For time immemorial, theatrical renderings of adolescent angst have revolved around typical themes of boy-meets-girl, or occasionally, boy-meets-boy or girl-meets-girl.

But boy-meets-horse? Though the premise is a rarity, the play’s not exactly new. “Equus,” first produced in 1973 and presented by St. Louis’ HotCity Theatre Sept. 10-25, tells the story of 17-year-old Alan Strang (Drew Pannebecker) and his sexual and religious preoccupation with horses.

A crazy thing happened last week. A friend of mine, chief executive of Nurses for Newborns Foundation, posted a Facebook status noting that their diaper reserves had been reduced to zero. For those who are not familiar with Facebook, the "Status" is a line of text at the top of your profile that some update more than others and people use to convey everything from the weather to how they are feeling to true confessions. When you log in to Facebook, the home page displays status updates and other postings from your circle of friends in chronological order.

Just this past week I finally got to Frontenac Plaza to see “Winter’s Bone.” A friend had urged it on me a month ago. I’m sorry I put it off, but relieved that Frontenac’s policy is to hold over remarkable films so long. If you’ve seen it yourself, or read Harper Barnes’ splendid June review , you know (I trust) what a fine drama it is, and what remarkable performances are in it.

Debbie Lum will visit her native St. Louis later this month on an interesting errand. Originally, she was set to arrive, purely to celebrate her mother’s 70th birthday. That aspect of the trip is still alive, but a few wrinkles have been added onto the itinerary of the San Francisco-based video editor and filmmaker.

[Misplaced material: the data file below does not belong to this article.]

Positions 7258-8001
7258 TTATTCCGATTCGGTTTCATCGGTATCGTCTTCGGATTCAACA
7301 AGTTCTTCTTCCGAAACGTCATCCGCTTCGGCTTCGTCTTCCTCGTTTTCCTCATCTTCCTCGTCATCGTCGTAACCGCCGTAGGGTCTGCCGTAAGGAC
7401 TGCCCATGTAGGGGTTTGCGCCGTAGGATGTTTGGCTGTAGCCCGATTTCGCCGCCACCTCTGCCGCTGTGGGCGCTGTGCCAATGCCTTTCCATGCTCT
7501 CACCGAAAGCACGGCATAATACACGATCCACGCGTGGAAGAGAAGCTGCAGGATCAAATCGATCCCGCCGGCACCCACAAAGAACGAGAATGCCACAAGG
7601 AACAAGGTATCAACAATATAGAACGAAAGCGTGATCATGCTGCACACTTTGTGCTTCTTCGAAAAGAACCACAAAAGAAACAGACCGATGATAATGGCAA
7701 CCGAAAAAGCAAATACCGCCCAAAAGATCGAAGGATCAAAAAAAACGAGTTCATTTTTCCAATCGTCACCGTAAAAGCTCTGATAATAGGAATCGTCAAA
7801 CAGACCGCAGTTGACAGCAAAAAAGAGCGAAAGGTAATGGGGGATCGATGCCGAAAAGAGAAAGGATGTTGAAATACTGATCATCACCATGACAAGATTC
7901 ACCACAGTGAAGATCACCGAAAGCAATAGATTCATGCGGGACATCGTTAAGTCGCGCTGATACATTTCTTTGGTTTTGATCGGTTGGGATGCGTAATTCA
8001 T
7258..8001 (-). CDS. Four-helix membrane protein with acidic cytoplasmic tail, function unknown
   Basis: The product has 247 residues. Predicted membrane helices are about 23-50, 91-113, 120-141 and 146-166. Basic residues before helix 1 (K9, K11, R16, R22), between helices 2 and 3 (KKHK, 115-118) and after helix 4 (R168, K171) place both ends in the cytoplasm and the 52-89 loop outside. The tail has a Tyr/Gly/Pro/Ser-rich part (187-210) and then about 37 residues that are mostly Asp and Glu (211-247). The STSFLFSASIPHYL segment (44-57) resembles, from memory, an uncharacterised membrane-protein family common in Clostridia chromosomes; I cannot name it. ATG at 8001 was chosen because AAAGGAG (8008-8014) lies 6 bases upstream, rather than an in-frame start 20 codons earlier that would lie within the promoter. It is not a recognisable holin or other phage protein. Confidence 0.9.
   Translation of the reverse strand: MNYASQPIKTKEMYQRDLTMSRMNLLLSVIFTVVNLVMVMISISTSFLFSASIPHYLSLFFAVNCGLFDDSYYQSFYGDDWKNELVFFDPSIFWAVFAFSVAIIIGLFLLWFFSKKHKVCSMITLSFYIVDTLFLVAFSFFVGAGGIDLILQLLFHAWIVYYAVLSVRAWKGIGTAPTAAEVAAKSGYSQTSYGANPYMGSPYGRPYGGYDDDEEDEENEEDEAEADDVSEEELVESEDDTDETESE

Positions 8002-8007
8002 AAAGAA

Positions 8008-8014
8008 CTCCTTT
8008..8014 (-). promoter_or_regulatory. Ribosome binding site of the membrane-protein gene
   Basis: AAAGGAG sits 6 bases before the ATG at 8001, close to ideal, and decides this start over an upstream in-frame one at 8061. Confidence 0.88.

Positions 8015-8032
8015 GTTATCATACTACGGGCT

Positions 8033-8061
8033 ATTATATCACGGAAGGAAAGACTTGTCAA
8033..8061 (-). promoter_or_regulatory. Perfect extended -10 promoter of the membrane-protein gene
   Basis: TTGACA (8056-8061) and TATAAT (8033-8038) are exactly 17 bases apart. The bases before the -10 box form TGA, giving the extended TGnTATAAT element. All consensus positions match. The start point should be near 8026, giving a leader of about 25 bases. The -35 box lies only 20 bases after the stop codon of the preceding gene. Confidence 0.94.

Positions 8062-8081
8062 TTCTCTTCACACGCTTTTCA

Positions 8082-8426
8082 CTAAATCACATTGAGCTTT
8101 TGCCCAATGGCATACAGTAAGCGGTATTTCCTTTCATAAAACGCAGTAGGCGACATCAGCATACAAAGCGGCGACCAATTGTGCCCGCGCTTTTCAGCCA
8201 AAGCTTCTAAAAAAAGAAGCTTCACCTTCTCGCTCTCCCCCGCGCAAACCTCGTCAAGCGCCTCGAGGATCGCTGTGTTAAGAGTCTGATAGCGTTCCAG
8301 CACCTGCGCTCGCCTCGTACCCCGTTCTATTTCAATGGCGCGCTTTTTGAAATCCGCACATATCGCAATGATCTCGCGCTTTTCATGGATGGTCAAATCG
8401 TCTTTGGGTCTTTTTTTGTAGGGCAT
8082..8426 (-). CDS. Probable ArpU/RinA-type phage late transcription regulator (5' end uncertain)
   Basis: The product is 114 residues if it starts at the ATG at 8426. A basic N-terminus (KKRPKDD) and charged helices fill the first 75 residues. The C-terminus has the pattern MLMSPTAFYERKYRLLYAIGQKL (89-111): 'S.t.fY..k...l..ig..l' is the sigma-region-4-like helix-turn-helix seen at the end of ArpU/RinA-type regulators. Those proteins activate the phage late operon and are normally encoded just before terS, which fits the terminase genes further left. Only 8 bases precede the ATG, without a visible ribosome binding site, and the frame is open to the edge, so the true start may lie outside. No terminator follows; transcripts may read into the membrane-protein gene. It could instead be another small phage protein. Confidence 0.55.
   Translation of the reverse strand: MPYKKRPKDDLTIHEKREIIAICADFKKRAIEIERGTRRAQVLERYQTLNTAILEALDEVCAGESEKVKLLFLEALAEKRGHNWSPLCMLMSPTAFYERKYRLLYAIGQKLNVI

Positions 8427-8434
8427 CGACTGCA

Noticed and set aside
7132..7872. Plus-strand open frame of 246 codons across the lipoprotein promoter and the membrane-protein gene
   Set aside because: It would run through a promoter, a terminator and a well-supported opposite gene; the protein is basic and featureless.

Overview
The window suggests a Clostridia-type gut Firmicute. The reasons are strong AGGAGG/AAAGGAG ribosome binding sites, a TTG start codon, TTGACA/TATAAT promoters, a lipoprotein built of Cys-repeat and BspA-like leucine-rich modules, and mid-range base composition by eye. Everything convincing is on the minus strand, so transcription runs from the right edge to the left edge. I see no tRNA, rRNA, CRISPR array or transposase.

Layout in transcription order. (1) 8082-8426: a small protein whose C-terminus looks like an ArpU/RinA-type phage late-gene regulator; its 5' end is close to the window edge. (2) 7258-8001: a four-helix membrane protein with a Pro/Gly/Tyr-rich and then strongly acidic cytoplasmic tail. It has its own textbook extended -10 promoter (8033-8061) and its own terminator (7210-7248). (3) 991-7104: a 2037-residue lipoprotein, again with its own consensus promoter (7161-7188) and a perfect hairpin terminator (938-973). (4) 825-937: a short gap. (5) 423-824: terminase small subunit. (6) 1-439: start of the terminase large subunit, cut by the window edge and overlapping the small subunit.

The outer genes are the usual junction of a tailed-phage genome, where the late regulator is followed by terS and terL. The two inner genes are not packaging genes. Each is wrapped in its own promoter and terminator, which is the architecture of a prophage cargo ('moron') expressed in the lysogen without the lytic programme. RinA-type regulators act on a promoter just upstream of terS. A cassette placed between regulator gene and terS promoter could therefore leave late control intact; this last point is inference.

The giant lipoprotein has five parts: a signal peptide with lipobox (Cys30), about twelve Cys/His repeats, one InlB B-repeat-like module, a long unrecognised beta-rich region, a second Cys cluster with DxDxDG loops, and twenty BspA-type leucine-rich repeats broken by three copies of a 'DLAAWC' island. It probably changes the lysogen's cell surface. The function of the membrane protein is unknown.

Last week I was frustrated trying to bring the news to as many people as possible. In preparing coverage for the upcoming election, I kept running into unexpected problems.

Despite all of our modern conveniences and all of our carefully thought out philosophies and all of our civilized contrivances ... our clothes and cars and technology ... we are, in the end, mammals. It's a fact we seem to forget.

Among the most significant impacts of civilization on our animal existence is that we have become freakishly sedentary. No other animal sits around us much as we do.

(Even the incredibly slow moving sloth is strong enough to hang from tree limbs for an entire lifetime, so don't even go there.)

Half the Fun.

Getting there that is. This implies that being there is the other half. Two halves make one. What about planning and getting ready? That's a lot of fun, too. So the end result is better than 100 percent.

I like that and my right brain looks for that kind of solution. If it were math, maybe it'd qualify to be called "an elegant solution." Well, maybe a little brother of one.

Unlike some major movie stars of today, George Clooney is not reluctant to take on roles that don't always reflect the best in human nature. In "The American," Clooney plays Jack, a high-priced assassin who works in Europe. Jack knows that the rules of his profession don't permit sentimentality or mercy, and, in the taut opening scene of the movie, set in deep snow in the beautiful Swedish wood, he acts accordingly. The scene, with cold and ruthless efficiency, sets up the rest of the movie, both its tone and its tale.

Francesca Williams and sculptor Don Wiegand stand before a shrouded mockup of the proposed statue of Tennessee Williams.
Sheila Rhodes

When Francesca Williams put on scuba gear for her first lesson on Saturday, Aug. 14, she was on the 37th day of an attempt to do 50 new things in 50 days to celebrate her 50th birthday on Aug. 28.

50 by 50

Since she kicked off her 50-things marathon on July 10, Francesca Williams had already tried shooting a hand gun, flying in a glider, getting ordained as a minister, writing 50 haikus in a day, attending a strip club, eating a fried Twinkie and spending the day at a nudist resort.